unconstitutional strip search in retaliation for supporting a particular
candidate for district attorney settled for $50,000.
In 1999, while attending Gallup High School, Emily Ellison was actively
supporting Navajo causes and candidates for the 2000 elections in McKinley
County. On September 12, 1999, Ellison was cited for speeding 11 to 15
miles per hour over the limit and not carrying proof of financial
responsibility. Ellison later appeared before Judge Karl Gillson and filed
a demand for jury trial, which the judge granted. When McKinley County
District Attorney Mary Helen Baber and her two assistants, Michael Sanchez
and Gerald Byers, learned of Ellison's request for a jury trial, they
allegedly decided to use the power of the state to punish her for
supporting Baber's competition for district attorney.
On November 5, 1999, Ellison received a second ticket for speeding 1 to 10
miles per hour over the limit. The case was assigned to Judge Rhoda Hunt
but Ellison initially appeared before Judge Gillson. She pled not guilty
and requested postponement of the bench trial until after Christmas break
so she could go out of town to look at colleges. Judge Gillson entered her
plea and agreed to schedule a bench trial when she returned. Due to a
supposed clerical oversight, however, neither the plea agreement nor the
postponement was recorded in the court record. As a result Judge Hunt
issued an erroneous bench warrant on January 11, 2000.
On February 9, 2000, the district attorney's office took the highly
unorthodox action of sending a state police officer to arrest Ellison at
her high school, but Ellison was not in attendance that day. The next day
Ellison appeared at the courthouse for a hearing on her motion to suppress
radar evidence. When Sanchez and Byers saw Ellison they had her taken into
custody so an arrest would appear on her record. Sanchez then reportedly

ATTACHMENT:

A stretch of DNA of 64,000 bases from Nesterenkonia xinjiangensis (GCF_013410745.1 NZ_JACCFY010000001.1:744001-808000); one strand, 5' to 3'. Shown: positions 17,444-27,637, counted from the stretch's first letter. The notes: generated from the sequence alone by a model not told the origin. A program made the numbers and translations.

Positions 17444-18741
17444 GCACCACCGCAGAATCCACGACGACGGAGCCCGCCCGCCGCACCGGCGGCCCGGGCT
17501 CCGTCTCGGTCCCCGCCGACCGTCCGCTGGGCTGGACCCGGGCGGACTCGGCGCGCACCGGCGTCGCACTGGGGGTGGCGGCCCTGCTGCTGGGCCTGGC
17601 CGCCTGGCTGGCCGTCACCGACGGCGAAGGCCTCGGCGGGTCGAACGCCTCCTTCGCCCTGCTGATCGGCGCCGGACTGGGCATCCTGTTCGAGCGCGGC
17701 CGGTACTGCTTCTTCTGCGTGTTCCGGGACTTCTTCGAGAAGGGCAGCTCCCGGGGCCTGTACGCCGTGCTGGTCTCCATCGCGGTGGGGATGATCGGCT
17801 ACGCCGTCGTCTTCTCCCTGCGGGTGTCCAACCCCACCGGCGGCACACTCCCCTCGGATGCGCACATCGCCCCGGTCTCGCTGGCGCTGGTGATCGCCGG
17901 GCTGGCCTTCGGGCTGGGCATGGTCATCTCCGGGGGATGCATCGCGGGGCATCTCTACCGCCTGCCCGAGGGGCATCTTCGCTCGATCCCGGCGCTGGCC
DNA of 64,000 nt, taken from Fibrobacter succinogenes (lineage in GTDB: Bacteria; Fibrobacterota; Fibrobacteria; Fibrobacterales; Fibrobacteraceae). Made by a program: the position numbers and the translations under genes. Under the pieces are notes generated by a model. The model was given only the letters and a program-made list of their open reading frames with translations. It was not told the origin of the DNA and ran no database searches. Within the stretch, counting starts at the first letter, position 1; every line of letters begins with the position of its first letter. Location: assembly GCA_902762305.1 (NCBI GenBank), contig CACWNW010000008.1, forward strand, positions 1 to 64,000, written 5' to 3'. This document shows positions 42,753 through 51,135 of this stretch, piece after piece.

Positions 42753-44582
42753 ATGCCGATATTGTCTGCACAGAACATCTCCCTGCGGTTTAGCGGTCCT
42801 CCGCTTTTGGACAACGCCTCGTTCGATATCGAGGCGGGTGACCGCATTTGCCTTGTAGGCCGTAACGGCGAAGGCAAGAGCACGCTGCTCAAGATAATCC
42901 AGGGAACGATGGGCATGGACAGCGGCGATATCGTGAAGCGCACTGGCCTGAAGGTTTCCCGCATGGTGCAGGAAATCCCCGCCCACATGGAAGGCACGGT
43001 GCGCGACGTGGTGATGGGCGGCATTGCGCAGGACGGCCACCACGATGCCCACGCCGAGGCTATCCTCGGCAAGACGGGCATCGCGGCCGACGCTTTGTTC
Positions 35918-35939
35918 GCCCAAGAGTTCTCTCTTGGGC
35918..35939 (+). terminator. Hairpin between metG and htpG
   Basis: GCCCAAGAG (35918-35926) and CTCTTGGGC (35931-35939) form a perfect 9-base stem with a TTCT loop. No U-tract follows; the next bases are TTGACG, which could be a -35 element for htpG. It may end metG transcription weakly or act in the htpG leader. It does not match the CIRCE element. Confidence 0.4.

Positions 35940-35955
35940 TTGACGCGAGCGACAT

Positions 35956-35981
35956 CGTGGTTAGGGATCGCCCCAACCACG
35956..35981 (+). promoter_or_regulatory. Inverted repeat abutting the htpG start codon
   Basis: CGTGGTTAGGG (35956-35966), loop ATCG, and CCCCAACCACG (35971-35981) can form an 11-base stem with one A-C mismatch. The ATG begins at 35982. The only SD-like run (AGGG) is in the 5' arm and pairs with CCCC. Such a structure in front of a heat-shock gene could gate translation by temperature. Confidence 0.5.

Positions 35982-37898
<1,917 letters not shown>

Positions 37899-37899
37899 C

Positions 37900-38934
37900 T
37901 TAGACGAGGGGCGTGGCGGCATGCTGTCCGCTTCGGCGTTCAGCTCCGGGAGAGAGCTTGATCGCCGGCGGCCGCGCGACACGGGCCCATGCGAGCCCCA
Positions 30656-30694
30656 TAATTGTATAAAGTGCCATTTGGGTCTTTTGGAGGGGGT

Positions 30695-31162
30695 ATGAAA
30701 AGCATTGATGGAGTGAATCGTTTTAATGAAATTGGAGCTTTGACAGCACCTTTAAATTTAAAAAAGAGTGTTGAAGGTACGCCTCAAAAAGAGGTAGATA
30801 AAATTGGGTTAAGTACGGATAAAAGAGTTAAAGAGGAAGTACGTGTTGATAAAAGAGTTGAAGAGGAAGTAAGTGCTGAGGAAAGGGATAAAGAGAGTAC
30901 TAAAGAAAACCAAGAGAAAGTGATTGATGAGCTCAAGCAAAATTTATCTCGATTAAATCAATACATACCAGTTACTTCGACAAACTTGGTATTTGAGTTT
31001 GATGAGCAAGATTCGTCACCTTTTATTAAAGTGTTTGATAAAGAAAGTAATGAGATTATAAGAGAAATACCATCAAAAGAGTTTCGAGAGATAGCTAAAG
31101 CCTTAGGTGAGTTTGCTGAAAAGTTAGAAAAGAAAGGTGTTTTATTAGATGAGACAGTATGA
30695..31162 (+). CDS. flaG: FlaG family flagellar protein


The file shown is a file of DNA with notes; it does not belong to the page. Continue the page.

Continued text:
followed Ellison to the McKinley County Adult Detention Center, which is
operated by Management and Training Corporation (MTC), a private company.
At the jail Sanchez allegedly told the guards to go the whole nine yards,
which included performing a strip and body cavity search, confiscating her
clothes, and dressing her in an orange jail jumpsuit. Afterwards Ellison
was handcuffed and taken to the courthouse, where Judge John Carey
recognized Ellison's treatment was not standard procedure, quashed the
warrant, and ordered her immediately released.
Ellison sued MTC, the county, Baber, Sanchez, Byers, and others in the U.S.
District Court for the District of New Mexico under 42 U.S.C. § 1983 and
New Mexico tort law. She alleged, among other things, false arrest and
imprisonment, assault, malicious prosecution, abuse of process,
unreasonable search and seizure, cruel and unusual punishment, slander,
defamation of character, and violations of her rights to due process,
freedom of speech, and freedom of association.
The suit settled for a confidential amount, rumored to be approximately
$50,000, prior to trial. Ellison was represented by Elicia Montoya of the
Albuquerque firm McGinn & Carpenter. See: Ellison v. Management & Training
Corporation, USDC D NM, Case No. 00cv00254.
Source: The Blue Sheet of New Mexico
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Related legal case
Ellison v. Management and Training Corporation
|Cite||USDC D NM, Case No. 00cv00254|